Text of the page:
Earth Day: Reflections On The Value Of Community

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By: Allison Charalambous, Sr. Manager of Sustainability & Social Responsibility
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Two wildfires ago, during Woosley north of LA, most neighbors on my street got on a group text in case we had to evacuate in the middle of the night, like neighboring cities Calabasas and Topanga. I grew up in this neighborhood and uttering the word “hello” as you passed on empty oak-lined roads was unprecedented, let alone sharing phone numbers and using them to converse. Fast forward to 2020, we’ve since lived through a second wildfire, had a block party, commiserated over two home break-ins, and collaborated in neighborhood watch meetings. But since we’ve become homebound by COVID-19, the text jokes have waxed and waned as the weeks go by and our moods have started to deepen.
That was until yesterday when my now 4-year-old son woke up on his birthday to his windows decorated in streamers and balloons, birthday art, and party hats with photos of neighbors wishing they could celebrate with him. Another neighbor baked a construction truck themed cake that fed 9 families once divided up. Others posted signs on their mailboxes and cars for my son to find on our morning walk. Many brought gifts and even homemade cookies. All of it to make a small guy happy during his quarantined birthday.
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For Earth Day, I’m reflecting on how a byproduct of the climate crisis, wildfires, brought this street together. And how I am so appreciative to have this community during the COVID-19 crisis. Each family is going through its own economic and social struggles under Safer at Home. We are made up of retirees, small business owners, front line workers, and working parents now educating young kids at home. Some of us have stable tech jobs, while others are waiting for a small business loan or a furlough call from their manager.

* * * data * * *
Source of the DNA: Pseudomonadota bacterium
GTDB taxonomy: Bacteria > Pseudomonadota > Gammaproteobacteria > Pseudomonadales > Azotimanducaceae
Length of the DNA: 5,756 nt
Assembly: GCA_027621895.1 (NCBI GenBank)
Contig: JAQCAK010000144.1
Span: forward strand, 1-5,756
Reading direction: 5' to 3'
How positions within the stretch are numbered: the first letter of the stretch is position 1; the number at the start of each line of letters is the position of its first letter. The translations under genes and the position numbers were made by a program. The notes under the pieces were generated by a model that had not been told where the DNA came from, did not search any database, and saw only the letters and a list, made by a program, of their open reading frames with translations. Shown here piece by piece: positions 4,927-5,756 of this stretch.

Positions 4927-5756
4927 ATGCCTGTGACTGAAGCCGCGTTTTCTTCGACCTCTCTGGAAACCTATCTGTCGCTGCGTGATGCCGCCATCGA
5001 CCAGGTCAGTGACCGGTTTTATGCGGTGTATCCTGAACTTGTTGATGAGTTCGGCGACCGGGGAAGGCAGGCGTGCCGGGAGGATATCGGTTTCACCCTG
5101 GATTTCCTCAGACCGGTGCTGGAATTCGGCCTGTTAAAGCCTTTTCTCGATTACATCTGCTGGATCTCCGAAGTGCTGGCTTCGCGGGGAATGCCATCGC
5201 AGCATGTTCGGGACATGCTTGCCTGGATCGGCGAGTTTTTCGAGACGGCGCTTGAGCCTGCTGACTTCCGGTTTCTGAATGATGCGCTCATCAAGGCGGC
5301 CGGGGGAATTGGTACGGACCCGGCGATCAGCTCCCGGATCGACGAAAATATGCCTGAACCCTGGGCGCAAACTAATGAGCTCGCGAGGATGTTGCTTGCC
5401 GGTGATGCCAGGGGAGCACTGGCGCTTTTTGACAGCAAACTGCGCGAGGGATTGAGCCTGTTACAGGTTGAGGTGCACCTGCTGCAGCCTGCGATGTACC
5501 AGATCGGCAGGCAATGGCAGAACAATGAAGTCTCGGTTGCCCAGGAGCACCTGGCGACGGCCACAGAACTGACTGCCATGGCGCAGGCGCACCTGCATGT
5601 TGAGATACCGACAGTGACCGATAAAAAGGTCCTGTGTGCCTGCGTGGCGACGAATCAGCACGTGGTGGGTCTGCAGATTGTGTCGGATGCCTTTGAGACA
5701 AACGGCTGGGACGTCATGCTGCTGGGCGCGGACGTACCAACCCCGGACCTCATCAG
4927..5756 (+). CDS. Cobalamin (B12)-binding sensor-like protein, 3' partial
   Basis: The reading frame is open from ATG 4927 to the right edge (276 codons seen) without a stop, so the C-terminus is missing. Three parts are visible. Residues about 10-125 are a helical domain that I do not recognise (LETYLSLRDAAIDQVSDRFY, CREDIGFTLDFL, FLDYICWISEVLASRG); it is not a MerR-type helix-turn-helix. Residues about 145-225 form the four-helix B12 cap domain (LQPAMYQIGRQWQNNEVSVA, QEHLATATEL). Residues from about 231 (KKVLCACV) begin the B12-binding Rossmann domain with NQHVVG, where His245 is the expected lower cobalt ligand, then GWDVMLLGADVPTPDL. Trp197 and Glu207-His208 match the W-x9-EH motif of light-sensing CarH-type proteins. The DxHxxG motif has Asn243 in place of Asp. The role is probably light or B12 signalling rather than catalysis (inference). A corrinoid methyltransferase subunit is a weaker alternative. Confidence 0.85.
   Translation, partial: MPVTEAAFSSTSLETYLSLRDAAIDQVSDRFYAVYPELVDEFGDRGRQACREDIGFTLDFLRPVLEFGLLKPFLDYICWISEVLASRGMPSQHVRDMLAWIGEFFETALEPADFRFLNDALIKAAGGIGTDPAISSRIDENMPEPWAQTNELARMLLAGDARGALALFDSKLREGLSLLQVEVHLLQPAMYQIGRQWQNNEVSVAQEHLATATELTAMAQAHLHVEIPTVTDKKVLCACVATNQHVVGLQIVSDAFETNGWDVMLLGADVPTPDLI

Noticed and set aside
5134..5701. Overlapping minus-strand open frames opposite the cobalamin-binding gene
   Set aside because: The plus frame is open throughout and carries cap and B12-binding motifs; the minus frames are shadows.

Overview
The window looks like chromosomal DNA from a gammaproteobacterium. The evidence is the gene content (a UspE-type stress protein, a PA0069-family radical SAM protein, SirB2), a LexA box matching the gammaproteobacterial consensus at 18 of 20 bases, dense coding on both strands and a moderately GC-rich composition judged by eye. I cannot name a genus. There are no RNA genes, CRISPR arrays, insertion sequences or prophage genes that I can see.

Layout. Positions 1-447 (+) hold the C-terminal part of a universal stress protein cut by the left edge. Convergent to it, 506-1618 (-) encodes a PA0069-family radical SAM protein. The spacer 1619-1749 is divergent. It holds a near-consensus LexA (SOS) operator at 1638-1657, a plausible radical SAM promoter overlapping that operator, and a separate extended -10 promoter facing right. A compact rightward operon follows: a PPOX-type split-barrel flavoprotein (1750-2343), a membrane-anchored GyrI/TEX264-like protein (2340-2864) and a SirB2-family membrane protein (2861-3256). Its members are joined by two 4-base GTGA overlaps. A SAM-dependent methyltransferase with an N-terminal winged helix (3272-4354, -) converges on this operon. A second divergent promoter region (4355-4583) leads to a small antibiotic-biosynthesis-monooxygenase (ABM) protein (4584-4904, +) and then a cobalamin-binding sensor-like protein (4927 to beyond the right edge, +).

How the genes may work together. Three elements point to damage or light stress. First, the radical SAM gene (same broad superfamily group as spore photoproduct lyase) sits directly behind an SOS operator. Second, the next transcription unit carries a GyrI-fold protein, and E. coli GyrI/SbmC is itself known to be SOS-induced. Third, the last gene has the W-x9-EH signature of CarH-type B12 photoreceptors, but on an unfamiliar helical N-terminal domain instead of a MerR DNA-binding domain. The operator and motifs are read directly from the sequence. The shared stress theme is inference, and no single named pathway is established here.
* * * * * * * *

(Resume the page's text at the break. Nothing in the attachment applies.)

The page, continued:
“Working together is what humans are actually built to do,” said environmental activist Bill McKibben. And only by working together will we get through. We must remain considerate and compassionate to those around us. By offering to help high-risk neighbors and friends. By thanking our delivery people, mail carriers, and sanitation workers. By supporting our front-line health care workers. By wearing masks and keeping a distance to slow the spread. By calling friends who live alone. By supporting non-profits, artists, musicians, museums, and businesses that we want to endure into the future.
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We work together. We are together.
The socially distanced birthday party has since revitalized the neighborhood’s mood. As I type this, they are texting photos from their balconies of firefighters raising an aerial ladder into a 2-story eucalyptus tree to save a cat…yes a cat in a tree. Tonight, I’ll take my neighbors over Netflix. 
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